New Carbene-Based Catalyst Simplifies Chemical Preparations
A team of chemists from the University of California, Riverside (UCR, Riverside, CA) has discovered a new carbene-based catalyst that makes chemical reactions faster and more economical.
Unlike most carbenes-catalysts that accelerate chemical reactions by attaching themselves to certain metals (e.g., palladium) and altering their properties to accelerate reactions-the UCR molecule has only one nitrogen atom, rendering it more flexible than the two-nitrogen structures previously thought necessary for efficient catalytic reactions. UCR’s carbene-based catalysts protect the metals to which they bind, making them stable and long lasting.
Because of this longevity, the team can use very small amounts of catalyst, driving down reaction costs. In addition, the ligand used in the UCR process is less expensive than most ligands. “When you perform a catalytic reaction, even if you use 1% of catalyst, the price of the catalyst is very often a big percentage of the cost of the reaction. Therefore, the price of the catalysts is really an issue,” says Guy Bertrand, lead author of the study and distinguished professor of chemistry at UCR. Another key aspect of the technology is that the new molecules work at room temperatures whereas other catalysts are only effective at very high temperatures.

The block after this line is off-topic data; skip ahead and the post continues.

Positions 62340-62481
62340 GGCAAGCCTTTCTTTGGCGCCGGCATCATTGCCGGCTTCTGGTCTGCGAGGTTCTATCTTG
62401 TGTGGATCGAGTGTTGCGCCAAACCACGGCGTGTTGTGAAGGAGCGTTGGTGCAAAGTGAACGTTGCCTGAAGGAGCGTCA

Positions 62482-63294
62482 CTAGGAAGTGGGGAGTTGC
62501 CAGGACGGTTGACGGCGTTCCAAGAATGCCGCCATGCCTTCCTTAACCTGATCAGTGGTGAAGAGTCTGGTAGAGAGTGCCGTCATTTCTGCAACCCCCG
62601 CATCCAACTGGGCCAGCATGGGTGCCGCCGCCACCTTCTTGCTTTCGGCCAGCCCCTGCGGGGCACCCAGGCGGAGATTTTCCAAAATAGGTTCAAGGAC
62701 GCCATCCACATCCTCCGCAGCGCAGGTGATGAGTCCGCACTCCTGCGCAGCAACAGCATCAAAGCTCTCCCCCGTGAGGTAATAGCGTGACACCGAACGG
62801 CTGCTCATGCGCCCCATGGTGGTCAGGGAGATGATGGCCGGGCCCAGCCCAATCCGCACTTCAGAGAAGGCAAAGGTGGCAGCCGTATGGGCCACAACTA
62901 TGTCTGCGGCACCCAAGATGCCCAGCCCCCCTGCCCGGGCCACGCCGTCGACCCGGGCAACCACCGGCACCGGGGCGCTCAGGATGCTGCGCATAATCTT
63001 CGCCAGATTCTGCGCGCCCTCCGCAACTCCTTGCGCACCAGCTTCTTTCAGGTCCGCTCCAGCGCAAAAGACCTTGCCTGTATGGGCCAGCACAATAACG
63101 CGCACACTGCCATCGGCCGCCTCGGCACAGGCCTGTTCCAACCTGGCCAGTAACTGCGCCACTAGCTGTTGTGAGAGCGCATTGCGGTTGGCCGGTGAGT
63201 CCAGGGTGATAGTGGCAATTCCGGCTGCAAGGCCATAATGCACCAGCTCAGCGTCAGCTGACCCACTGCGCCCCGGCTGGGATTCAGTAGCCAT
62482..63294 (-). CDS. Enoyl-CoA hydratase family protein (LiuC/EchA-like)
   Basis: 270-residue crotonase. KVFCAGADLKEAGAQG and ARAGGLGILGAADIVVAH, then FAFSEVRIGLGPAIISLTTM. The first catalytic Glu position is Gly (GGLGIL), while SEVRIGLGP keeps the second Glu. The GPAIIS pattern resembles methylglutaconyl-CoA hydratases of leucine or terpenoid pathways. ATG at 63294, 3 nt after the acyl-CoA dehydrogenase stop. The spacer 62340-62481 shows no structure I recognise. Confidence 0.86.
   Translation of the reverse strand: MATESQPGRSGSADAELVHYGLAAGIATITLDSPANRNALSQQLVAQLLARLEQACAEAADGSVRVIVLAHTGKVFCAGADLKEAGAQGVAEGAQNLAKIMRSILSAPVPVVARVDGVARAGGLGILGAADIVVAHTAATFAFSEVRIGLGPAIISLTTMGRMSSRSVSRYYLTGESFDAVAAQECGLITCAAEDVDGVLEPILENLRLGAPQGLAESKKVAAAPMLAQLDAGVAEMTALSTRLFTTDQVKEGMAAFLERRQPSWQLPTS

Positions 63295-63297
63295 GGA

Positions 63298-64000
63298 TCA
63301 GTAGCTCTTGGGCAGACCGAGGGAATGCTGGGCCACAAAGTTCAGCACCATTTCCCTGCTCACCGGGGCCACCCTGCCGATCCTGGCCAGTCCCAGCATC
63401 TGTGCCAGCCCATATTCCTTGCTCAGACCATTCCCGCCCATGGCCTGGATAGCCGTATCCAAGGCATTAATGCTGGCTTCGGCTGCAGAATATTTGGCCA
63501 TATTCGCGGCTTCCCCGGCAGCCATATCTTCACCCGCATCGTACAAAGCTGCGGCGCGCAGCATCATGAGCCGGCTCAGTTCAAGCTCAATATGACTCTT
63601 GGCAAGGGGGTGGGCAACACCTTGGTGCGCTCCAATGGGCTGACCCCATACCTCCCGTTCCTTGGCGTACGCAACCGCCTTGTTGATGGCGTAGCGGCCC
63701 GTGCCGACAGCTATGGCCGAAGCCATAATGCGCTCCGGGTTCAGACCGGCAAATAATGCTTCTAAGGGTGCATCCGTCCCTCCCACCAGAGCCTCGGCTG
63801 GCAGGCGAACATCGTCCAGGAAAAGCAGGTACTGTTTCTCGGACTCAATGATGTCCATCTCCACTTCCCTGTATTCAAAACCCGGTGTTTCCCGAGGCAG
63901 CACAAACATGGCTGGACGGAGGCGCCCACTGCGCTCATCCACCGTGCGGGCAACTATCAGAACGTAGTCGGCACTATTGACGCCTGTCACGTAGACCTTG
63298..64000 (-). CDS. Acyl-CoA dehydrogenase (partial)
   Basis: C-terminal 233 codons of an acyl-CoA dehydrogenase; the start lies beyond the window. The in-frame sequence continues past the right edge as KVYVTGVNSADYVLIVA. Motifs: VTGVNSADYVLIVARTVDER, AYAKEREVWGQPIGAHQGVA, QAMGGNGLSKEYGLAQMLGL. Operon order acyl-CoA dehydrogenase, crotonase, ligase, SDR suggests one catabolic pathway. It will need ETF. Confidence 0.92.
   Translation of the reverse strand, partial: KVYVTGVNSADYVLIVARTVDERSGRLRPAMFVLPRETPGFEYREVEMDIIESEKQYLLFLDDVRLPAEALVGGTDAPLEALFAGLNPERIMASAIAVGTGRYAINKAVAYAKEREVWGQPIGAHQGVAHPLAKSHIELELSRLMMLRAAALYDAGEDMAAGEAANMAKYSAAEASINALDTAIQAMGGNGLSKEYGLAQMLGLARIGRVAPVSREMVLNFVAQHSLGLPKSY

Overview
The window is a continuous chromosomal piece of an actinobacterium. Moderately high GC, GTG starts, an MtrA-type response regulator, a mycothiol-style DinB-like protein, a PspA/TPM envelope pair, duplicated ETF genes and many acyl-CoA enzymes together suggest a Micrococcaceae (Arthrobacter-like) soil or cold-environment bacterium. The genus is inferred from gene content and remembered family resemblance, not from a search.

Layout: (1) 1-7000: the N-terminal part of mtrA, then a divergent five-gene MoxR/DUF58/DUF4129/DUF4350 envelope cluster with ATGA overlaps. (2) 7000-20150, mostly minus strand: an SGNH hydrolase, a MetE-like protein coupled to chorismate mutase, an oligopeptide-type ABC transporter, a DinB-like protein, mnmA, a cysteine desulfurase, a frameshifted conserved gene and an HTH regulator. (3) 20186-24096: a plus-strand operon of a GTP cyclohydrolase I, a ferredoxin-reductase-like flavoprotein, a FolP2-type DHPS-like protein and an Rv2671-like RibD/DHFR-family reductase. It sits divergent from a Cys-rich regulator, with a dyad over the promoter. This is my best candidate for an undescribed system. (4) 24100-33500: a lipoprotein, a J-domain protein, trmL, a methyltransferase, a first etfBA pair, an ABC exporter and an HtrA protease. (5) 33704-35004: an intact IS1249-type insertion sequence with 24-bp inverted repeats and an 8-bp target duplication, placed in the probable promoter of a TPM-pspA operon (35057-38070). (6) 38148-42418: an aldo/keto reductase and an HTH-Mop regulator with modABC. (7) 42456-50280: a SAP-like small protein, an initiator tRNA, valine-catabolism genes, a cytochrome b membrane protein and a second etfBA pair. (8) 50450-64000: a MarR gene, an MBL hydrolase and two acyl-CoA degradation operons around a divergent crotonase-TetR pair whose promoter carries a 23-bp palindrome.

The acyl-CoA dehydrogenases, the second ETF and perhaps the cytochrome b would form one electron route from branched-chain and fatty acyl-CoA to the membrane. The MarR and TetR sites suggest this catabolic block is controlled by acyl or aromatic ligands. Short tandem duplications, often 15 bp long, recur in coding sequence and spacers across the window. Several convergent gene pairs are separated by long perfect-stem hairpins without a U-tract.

The group is currently working to identify new reactions not yet possible with other catalysts and hopes to make their patented technology available for large-scale commercial use. French chemicals manufacturer Rhodia, which provided initial funding for the research, is currently in talks with UCR to license the technology. The National Institutes of Health recently awarded the researchers a four-year grant to continue work on the project.